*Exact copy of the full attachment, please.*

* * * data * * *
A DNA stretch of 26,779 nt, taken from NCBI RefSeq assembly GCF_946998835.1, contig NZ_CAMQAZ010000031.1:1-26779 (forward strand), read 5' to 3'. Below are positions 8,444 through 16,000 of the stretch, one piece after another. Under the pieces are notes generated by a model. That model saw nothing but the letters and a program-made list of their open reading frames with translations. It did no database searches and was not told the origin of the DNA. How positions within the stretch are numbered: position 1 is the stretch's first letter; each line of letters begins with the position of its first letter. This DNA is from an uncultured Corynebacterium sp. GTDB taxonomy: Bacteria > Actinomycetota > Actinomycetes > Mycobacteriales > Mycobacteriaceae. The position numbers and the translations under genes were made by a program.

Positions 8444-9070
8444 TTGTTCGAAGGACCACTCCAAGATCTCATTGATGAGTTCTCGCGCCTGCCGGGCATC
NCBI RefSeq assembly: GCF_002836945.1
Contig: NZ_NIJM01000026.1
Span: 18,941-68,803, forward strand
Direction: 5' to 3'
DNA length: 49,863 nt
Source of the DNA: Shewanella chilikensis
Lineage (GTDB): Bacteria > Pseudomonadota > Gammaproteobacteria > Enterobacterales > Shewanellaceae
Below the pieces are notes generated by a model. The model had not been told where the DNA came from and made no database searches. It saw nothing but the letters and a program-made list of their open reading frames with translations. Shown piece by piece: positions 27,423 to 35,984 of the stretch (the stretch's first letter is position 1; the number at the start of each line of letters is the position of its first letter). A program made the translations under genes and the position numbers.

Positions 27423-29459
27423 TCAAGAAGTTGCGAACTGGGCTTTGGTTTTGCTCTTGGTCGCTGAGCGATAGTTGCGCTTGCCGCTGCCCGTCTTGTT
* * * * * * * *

A DNA stretch of 26,779 nt, taken from NCBI RefSeq assembly GCF_946998835.1, contig NZ_CAMQAZ010000031.1:1-26779 (forward strand), read 5' to 3'. Below are positions 8,444 through 16,000 of the stretch, one piece after another. Under the pieces are notes generated by a model. That model saw nothing but the letters and a program-made list of their open reading frames with translations. It did no database searches and was not told the origin of the DNA. How positions within the stretch are numbered: position 1 is the stretch's first letter; each line of letters begins with the position of its first letter. This DNA is from an uncultured Corynebacterium sp. GTDB taxonomy: Bacteria > Actinomycetota > Actinomycetes > Mycobacteriales > Mycobacteriaceae. The position numbers and the translations under genes were made by a program.

Positions 8444-9070
8444 TTGTTCGAAGGACCACTCCAAGATCTCATTGATGAGTTCTCGCGCCTGCCGGGCATC
NCBI RefSeq assembly: GCF_002836945.1
Contig: NZ_NIJM01000026.1
Span: 18,941-68,803, forward strand
Direction: 5' to 3'
DNA length: 49,863 nt
Source of the DNA: Shewanella chilikensis
Lineage (GTDB): Bacteria > Pseudomonadota > Gammaproteobacteria > Enterobacterales > Shewanellaceae
Below the pieces are notes generated by a model. The model had not been told where the DNA came from and made no database searches. It saw nothing but the letters and a program-made list of their open reading frames with translations. Shown piece by piece: positions 27,423 to 35,984 of the stretch (the stretch's first letter is position 1; the number at the start of each line of letters is the position of its first letter). A program made the translations under genes and the position numbers.

Positions 27423-29459
27423 TCAAGAAGTTGCGAACTGGGCTTTGGTTTTGCTCTTGGTCGCTGAGCGATAGTTGCGCTTGCCGCTGCCCGTCTTGTT